Purchasing and mixing the right fuel for your Yard Machines leaf blower is essential to minimize the damaging effects of fuel. Taking time to learn how to choose and care for your leaf blower’s fuel can save you time and money in repairing any fuel damage.
Yard Machines handheld leaf blowers require a gas and oil fuel mixture at a ratio of 50:1.
- 50 parts gasoline with a minimum 89-octane rating and maximum 10% ethanol content.
- 1 part 2-cycle engine oil that is ISO-L-EGD and JASO M345 FD certified and made for air-cooled engines.
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Follow all safety instructions provided in your equipment operator’s manual before diagnosing, repairing, or operating. Consult a professional if you don’t have the skills, or knowledge or are not in the condition to perform the repair safely.
It’s not good to allow fuel to sit in your Yard Machines leaf blower for extended periods. This is because gas can begin to break down as soon as 30 days after purchase.
Ethanol, the alternative fuel added to most gasoline, naturally attracts moisture from the air to the fuel system. The water and ethanol mixture separates from gas over time leaving behind varnish and gummy deposits.
Not only is this mixture highly corrosive to the fuel system and engine, but it also causes fuel restrictions and component failures.
Ethanol is not good for small engines. You need to avoid gas that includes ethanol at contents greater than 10%.
You should only purchase fresh fuel and consume it within 30 days. I understand it can be difficult to know exactly how much gas you’re going to go through in this time frame.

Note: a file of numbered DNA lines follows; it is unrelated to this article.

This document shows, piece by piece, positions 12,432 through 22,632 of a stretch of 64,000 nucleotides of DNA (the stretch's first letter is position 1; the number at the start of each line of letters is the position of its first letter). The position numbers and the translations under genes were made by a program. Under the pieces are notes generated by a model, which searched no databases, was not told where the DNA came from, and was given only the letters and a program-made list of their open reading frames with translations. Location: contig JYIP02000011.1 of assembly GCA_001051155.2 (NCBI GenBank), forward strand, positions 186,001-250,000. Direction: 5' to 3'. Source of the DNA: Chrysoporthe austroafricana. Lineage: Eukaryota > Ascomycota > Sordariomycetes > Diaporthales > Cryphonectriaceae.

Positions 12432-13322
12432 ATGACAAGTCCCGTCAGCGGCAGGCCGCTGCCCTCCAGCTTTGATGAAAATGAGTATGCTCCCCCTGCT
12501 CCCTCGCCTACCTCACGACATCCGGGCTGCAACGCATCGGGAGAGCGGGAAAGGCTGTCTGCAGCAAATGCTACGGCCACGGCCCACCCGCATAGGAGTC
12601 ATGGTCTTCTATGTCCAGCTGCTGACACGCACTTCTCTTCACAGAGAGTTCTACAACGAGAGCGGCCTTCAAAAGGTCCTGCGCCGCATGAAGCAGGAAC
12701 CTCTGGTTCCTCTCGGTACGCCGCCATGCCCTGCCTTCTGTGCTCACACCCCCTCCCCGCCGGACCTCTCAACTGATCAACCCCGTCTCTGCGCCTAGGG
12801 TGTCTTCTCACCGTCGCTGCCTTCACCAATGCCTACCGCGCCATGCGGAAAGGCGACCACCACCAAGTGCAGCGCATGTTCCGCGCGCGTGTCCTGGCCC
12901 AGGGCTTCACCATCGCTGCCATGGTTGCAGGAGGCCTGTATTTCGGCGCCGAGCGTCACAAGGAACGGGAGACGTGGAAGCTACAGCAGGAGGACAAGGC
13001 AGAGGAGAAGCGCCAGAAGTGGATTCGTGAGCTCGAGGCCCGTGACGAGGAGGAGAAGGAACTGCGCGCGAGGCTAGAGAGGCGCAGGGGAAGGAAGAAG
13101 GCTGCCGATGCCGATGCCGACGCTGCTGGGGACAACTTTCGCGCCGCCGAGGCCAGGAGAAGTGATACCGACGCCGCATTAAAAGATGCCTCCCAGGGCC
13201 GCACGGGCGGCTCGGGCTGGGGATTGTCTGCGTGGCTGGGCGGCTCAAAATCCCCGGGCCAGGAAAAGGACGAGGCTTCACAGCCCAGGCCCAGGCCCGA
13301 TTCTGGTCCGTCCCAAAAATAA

Because of this, add a fuel additive to stabilize the gas to make it last a little longer.
Some 2-cycle oils include a fuel stabilizer. Don’t assume the stabilizer will last longer than 30 days unless that information is provided by the manufacturer. Some stabilizers will last up to 30 days while others can last up to two years.
Gas and Oil Mix to Use
Don’t make the mistake of adding straight gas in a 2-cycle Yard Machines leaf blower or you may end up having to buy a new leaf blower.
Straight gas runs very dry and will cause the engine to seize and quit. Without oil added to the gas, the engine doesn’t get the lubrication it requires for internal parts to move freely.
A Yard Machines leaf blower engine will have one fill port for an oil and gas fuel mixture.
Yard Machines 2-cycle equipment requires a fuel consisting of a gas-to-oil mixture at a rate of 50:1: This means 50 parts gas is mixed with 1 part oil.
When creating this mix, use unleaded gasoline with a minimum octane rating of 89 (mid-grade) and maximum ethanol content of 10%. Add a 2-cycle premium oil that is ISO-L-EGD and JASO M345 FD certified.
How to Mix Gas and Oil
- Use the chart below to determine how much fuel mix to prepare.
- Remove the cap from an approved gas can. Add unleaded fuel (minimum 89 octane rating & maximum 10% ethanol content) to a gas can.
- Using the chart for ounces of oil required, add the 2-cycle oil to the gas can.
- Replace the cap.
- Gently shake the fuel and oil until they are mixed.
- Add to your Yard Machines leaf blower fuel tank.
You can use this 2-cycle engine oil by MTD. Another alternative is this 2-cycle mix by Kawasaki. It comes in 5.2 oz. and 6.4 oz. bottles that can be mixed with 2 gal. or 2.5 gal. of gas respectively for a 50:1 mix.
2-Cycle Gas to Oil Mix Ration for Yard Machines Leaf Blowers
|Gas to Oil Mix
Using Ethanol-Free Fuel is Best
To avoid the negative effects caused by using an ethanol-based fuel, it’s best to use an ethanol-free fuel in a Yard Machines blower. This is the more costly option for fueling your blower.
An ethanol-free 50:1 fuel mix is ready to pour into the fuel tank. This is not only a great option for the blower, but it’s also a very convenient option for the user.
I love having fuel on hand to use whenever I need it. There’s no more running to the fuel station to fill up on gas or the mess involved. I use an OEM pre-mixed fuel like those sold by STIHL or ECHO. Some aftermarket cans of pre-mixed fuels have been known to cause running issues.